New Club Policy at Packer
The faculty and the student council have imposed numerous rules that limits club meeting times and leadership, which has caused tension and dramatic feedback.
Starting this fall, Upper Schoolers will be meeting with their clubs far less frequently. This may lead to limited activity that can be done during club time. Previously, any club would be accepted, as long as a teacher agreed to lead the club and watch over it while the members were meeting. The new club policy requires applications to filled out a form to be accepted as a club, and rather than meeting once a week, clubs may only meet once a cycle (seven school days). Furthermore, clubs are no longer allowed to meet during lunch hours, which significantly limits the time slots in which student led clubs can meet. Over the course of the year, club leaders are required to fill out an evaluation that is looked over by our Vice President, Ben Schneier (‘17). The policy was most likely formed to confirm that clubs are meeting and making progress.
The new club policy has had a significant effect on student leadership throughout the community.
“I was supposed to be leading four clubs this year and all, except for Feminist Alliance were cut,” said Maddie Lloyd (‘17) “It was really hard to see my clubs because I care about each one and they allow me to express myself and explore my interests in different ways.”
Two of Maddie’s previously cut clubs have now been reinstated by the Student Council. Since the initial cuts, four clubs have been reinstated included Biology Club, World News Club, Dance Ensemble and STEM Club.
Chandler Dewgard (‘17)mentioned that she feels as if Packer’s reputation is hurt from the new policy as there is only a small committee that chooses which clubs are being accepted
“As a tour guide I was always proud to say that no matter what grade you’re in, Packer allows you to create whatever club you want as long as you have a faculty adviser and it definitely appealed to many people, but now it’s limiting the interests of the students,” said Chandler.
Due to the fact that there are new restrictions being placed on club leadership and acceptance, high schoolers have felt as if they do not have the opportunity to express their interests through clubs.
Last year there were approximately 80 to 90 club, and none of them were denied by the administration. However, this year 79 clubs were proposed, but only 45 clubs were accepted by the student council and administration.
Certainly, multiple students have shown displeasure with the new policies put in place to further manage clubs. Even though the policy may provide more restrictions for leaders of clubs, non-club leaders feel as if there needs to be some changes within the system.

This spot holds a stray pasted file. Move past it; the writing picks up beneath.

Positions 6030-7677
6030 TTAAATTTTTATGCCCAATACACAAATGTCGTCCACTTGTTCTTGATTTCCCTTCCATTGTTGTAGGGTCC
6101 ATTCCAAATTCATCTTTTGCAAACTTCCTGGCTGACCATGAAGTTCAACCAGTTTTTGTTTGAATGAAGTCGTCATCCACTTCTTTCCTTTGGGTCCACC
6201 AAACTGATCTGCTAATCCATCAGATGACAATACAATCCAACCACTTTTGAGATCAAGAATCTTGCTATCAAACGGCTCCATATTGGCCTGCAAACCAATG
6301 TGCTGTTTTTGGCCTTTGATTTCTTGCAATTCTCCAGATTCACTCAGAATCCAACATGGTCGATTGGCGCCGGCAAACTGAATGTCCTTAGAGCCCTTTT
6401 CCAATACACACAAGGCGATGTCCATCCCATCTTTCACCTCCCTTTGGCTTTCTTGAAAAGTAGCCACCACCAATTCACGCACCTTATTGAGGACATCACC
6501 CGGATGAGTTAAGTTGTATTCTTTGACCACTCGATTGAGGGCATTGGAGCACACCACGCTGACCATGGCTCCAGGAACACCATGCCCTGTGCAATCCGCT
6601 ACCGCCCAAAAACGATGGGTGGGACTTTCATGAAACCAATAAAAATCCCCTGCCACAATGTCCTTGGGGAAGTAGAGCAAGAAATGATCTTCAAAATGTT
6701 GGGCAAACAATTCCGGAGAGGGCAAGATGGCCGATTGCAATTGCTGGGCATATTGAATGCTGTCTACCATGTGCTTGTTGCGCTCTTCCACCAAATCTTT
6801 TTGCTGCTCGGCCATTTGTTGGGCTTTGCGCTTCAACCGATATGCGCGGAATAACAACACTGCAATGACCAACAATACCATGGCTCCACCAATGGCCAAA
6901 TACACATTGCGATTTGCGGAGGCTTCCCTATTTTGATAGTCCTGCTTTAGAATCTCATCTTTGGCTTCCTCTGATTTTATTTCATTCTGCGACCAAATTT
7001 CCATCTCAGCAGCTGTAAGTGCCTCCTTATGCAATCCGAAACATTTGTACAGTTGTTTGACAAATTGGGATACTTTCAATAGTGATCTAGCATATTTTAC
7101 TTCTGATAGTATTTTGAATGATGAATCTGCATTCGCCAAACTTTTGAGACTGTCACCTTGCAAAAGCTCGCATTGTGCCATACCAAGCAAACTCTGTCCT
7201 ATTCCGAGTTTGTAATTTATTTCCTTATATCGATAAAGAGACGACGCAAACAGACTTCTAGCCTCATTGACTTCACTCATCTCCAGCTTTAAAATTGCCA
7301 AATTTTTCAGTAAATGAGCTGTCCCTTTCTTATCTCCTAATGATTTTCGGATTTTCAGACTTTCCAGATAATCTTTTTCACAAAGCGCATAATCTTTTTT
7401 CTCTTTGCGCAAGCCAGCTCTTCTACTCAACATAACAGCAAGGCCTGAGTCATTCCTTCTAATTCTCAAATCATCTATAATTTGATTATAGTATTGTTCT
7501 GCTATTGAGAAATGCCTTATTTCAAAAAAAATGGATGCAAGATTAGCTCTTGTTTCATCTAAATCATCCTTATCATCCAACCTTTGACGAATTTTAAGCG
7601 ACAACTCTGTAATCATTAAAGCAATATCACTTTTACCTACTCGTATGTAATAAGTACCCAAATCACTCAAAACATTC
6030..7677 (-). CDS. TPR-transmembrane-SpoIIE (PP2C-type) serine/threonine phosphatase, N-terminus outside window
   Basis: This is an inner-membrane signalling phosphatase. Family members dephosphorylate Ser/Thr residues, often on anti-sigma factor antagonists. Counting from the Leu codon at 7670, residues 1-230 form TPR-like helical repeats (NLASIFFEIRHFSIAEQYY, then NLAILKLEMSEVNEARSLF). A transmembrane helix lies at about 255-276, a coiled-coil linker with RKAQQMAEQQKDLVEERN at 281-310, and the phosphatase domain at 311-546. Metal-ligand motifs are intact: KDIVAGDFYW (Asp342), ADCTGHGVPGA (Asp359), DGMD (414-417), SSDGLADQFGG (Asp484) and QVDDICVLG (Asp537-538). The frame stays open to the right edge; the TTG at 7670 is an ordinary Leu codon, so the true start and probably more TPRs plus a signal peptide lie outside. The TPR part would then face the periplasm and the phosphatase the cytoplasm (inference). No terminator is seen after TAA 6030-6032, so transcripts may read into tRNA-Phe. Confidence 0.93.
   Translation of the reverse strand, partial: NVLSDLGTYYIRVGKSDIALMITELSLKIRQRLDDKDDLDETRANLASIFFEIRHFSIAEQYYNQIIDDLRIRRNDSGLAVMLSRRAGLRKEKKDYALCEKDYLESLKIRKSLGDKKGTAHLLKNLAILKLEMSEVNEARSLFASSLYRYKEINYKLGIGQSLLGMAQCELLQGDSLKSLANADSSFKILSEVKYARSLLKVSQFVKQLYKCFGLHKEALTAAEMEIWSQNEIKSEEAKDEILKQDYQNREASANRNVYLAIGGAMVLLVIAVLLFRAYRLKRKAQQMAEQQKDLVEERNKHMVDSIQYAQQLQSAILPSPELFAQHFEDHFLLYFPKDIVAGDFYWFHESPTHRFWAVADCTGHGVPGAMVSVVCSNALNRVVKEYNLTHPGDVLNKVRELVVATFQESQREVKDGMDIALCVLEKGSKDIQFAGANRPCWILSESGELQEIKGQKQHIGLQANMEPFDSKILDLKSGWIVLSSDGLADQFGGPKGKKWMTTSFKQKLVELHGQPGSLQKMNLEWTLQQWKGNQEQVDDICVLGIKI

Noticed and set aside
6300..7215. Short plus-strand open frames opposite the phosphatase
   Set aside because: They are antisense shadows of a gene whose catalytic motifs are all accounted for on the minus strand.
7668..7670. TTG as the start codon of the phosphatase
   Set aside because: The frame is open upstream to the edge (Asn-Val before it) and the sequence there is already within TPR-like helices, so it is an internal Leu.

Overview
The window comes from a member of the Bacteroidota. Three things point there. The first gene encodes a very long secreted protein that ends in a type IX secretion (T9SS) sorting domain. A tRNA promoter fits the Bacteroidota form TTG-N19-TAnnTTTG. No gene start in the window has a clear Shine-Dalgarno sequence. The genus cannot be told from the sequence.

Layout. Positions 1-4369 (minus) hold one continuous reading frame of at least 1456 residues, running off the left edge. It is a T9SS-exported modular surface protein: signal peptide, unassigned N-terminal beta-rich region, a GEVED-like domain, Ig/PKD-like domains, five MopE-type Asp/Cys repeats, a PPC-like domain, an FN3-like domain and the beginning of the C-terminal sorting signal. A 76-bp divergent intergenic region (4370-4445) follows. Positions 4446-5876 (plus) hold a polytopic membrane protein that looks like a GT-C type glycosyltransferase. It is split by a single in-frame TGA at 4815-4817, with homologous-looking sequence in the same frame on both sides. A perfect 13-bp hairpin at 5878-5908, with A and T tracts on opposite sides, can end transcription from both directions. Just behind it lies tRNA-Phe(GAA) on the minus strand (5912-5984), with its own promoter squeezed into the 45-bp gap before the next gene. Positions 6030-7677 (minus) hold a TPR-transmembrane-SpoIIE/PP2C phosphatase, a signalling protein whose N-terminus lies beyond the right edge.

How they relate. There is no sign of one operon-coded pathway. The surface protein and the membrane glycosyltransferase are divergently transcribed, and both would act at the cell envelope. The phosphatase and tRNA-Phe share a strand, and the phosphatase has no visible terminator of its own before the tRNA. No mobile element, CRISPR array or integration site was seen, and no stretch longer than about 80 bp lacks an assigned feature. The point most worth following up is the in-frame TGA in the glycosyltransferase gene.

“I would of liked to see the council approach the student body and narrow down the 35/40 clubs they chose based on interest level rather than a certain “definition” of what a club should be. I think the diversity of clubs in the past has really reflected student interest directly from our perspective, yet there is a new system in place and we should respect the efforts of the faculty who created it before completely abandoning something that could be very successful,” said Luisa Berti.
When Packer allowed for any club to meet, many felt as if there were more opinions being expressed and options to chose from.
A few students have expressed disappointment in the new policy, but some faculty and student council members have expressed a perspective which allows for patience in the system.
“I think time will tell. We will have to let it happen, it is like anything new we have to see how it goes. These are things that you have to let run its course and at the end of the year to go back and evaluate how it worked out,” said Rashad Randolph, 11th Grade dean. “Similar to our school schedule, we made some revisions coming into the year. It is in our best interest to do what is best for the students.”
Similar to most new processes, Mr. Randolph is stating that the students and faculty should observe how the process went, as well as the ups and downs, which could lead to revisions in the future years to come. Ben Schneier, mentioned that he was disappointed that many people were upset that clubs were cut. He mentioned that club leaders submitted application forms, and using the information provided, he and the other student council members realized that some of the clubs could pursue their ideas without the official club title. For instance, hacky sack club has become popular amongst the student, but because there were so few slots, the council realized that hacky sack players could go outside and play and not be an official club. Although many students believed that the club restriction was unnecessary, Ben Schneier mentioned that the club limit was put in place based off how many classrooms were available during Advisory and Community Time. Lastly, he mentioned that in the future, the rigorous application will continue, but the system of deciding which clubs are going to be accepted will be more of a democratic process.